Getting Better: Puerto Rico
This is a column that helps you get better at your favorite games. Whether it's knowing the odds to draw black trains that are left in the deck in Ticket to Ride, or understanding the ramifications of picking a Rocket Courier X-99 early in a game of Ascension, if you're looking to gain an edge over your friends, this is the column for you.
Welcome to the next instalment of Getting Better. For this article, I will be looking at a game that has been top of the charts for a long time: Puerto Rico. This game helped established the genre of "Eurogame"* and was one of the first of its kind when it was published in 2002.
Puerto Rico is an economy game based around the country that the game is derived from. Colonists arrive in Puerto Rico looking for jobs in San Juan or working the fields. As you develop your economy, you earn victory points for constructing buildings and shipping processed goods back to Europe. At the end of the game, the player with the most VPs wins.
Each round, players select one of several roles available. Each player performs that role with the player that originally selected the role getting a small bonus. For example, Player A selects "Building" as a role. Each player then gets the option to construct a building. Player A gets one Doubloon discount off his building purchase.
There are several routes to victory in Puerto Rico. This article will cover three of the basic ones that new players should aim towards:
1. The Corn Baron
Playing this route requires you to obtain plenty of Corn and ship as much as possible, emptying the VP pool as quickly as possible.
Being one of the last players for the first turn helps as you receive a Corn plantation instead of an Indigo plantation at the start of the game. You will want to pick up more Corn plantations during the plantation roles and this can often be dependent on other players' choices and/or how frequently Corn plantations appear during the early part of the game. Once you start producing Corn, start shipping them onto the largest ship available. You may be able to spend a bit of money early in the game on either a Small Market or Hospice, but ultimately you should be saving up for a Wharf so you can ship corn later in the game without being blocked. Be careful of making sure you ship Corn regularly, otherwise you risk short supplying future corn production if you hold onto your current wares for too long.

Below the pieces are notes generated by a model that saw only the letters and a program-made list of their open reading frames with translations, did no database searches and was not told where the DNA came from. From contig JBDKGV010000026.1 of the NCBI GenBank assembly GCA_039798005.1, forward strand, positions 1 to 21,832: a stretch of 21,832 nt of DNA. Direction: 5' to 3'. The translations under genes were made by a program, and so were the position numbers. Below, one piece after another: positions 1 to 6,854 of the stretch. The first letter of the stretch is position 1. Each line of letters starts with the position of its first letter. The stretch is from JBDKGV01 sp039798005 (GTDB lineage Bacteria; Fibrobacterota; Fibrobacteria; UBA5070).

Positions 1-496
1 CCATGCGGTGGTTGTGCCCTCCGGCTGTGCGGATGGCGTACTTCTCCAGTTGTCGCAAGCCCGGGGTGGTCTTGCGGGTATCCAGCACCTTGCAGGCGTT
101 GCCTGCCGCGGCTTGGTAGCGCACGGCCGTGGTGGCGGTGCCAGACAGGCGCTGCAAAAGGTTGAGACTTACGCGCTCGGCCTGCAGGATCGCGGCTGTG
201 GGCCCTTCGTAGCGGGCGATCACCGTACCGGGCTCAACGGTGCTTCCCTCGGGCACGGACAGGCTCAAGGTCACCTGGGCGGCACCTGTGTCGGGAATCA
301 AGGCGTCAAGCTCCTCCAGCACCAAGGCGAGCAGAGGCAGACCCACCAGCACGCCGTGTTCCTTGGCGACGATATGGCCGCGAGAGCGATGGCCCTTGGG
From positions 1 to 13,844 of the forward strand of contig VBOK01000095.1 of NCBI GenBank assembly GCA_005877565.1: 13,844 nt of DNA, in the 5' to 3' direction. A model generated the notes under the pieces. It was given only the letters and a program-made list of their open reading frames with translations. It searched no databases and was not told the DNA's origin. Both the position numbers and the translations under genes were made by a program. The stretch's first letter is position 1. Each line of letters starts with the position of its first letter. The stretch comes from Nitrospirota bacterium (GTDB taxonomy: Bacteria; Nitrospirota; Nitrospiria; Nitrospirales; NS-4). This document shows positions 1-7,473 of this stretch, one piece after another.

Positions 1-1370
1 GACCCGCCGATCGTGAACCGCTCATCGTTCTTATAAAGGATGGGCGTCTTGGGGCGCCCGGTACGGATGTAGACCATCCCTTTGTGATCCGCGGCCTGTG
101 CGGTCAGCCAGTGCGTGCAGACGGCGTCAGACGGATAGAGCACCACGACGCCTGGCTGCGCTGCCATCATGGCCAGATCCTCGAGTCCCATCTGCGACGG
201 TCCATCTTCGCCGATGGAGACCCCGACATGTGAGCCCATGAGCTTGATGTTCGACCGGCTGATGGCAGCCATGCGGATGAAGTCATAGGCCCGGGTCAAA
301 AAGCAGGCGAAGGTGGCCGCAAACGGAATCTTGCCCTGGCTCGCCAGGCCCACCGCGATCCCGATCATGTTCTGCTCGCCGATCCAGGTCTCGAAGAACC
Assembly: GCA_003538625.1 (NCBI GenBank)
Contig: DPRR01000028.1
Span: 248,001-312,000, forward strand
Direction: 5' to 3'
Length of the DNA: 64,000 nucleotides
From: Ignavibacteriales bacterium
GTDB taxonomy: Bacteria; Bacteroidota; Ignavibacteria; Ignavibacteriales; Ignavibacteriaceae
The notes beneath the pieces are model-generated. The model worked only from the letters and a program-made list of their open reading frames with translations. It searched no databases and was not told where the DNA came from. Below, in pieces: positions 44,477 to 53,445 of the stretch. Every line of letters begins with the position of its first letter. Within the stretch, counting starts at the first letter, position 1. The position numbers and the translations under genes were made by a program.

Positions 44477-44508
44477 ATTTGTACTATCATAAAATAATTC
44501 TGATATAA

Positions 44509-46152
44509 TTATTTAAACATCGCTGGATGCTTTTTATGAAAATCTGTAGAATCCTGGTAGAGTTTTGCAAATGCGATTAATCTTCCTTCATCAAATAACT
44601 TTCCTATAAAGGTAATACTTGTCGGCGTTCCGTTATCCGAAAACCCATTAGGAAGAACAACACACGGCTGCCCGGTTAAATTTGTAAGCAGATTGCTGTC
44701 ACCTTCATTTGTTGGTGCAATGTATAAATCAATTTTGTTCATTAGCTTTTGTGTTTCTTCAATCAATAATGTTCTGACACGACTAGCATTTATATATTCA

2. The Coffee/Tobacco Baron
This strategy concentrates on generating as much money via the more expensive goods (Tobacco and/or Coffee) and selling them for large amounts via the Trader’s House.
The first step is saving up for either the Tobacco Storage or Coffee Roaster and accumulating a couple of the appropriate plantations. Since available plantations are generated randomly throughout the game, this factor can often determine the choice between Coffee or Tobacco. In addition, you'll want the Small Market and/or Large Market to ensure you get the most out of selling at the Trader's House. To ensure the Trader's House is emptied frequently you will want either a secondary product (Corn, Indigo or Sugar) or an Office. Once the Doubloons start coming in, start saving up for one of the Large VP buildings and/or a Wharf (so you can ship your surplus goods for extra VPs). This is a relatively heavy build strategy so obtaining a Quarry or two will help alleviate the early construction costs.
3. The Jack-of-all-traders Baron
Here, you are aiming to diversify into as many produced goods as possible: as a result you should usually end up with viable options in both the Trader and Shipping roles (either maximizing your gains or blocking off opponents). For this you want to be able to produce at least one Corn, Indigo, Sugar, and then either Tobacco or Coffee. Your late game buildings should include Factory (which rewards you very well for producing multiple types of goods) and Harbor.
A word of note on the most dangerous role:
Be very careful when you choose to take the Production role. Taking this role often turns on a lot of player options, especially if either the Trader and/or Captain role are still available to be taken during the round. Being able to execute your own strategy without facilitating your opponents' is key to winning the game.
Populating your buildings at the end of the game:
To score the bonus VPs for the Guild buildings at the end of the game, they must be populated. Watch out carefully for the end conditions (not enough Colonists, no more VP chips or one player fills his 12 building spaces). If the VP Chip or 12 Building spaces fulfils the end condition, then you risk missing out on the mayor role not being taken so you can rearrange your population for end game scoring.
That's all this time around. Best of luck to you in your next game of Puerto Rico!
*Wikipedia defines Eurogame as: “A German-style board game, also referred to as a German game, Euro game or Euro-style game, is a class of tabletop games that generally have simple rules, short to medium playing times, indirect player interaction, and abstract physical components. Such games emphasize strategy, downplay luck and conflict, lean towards economic rather than military themes, and usually keep all the players in the game until it ends.”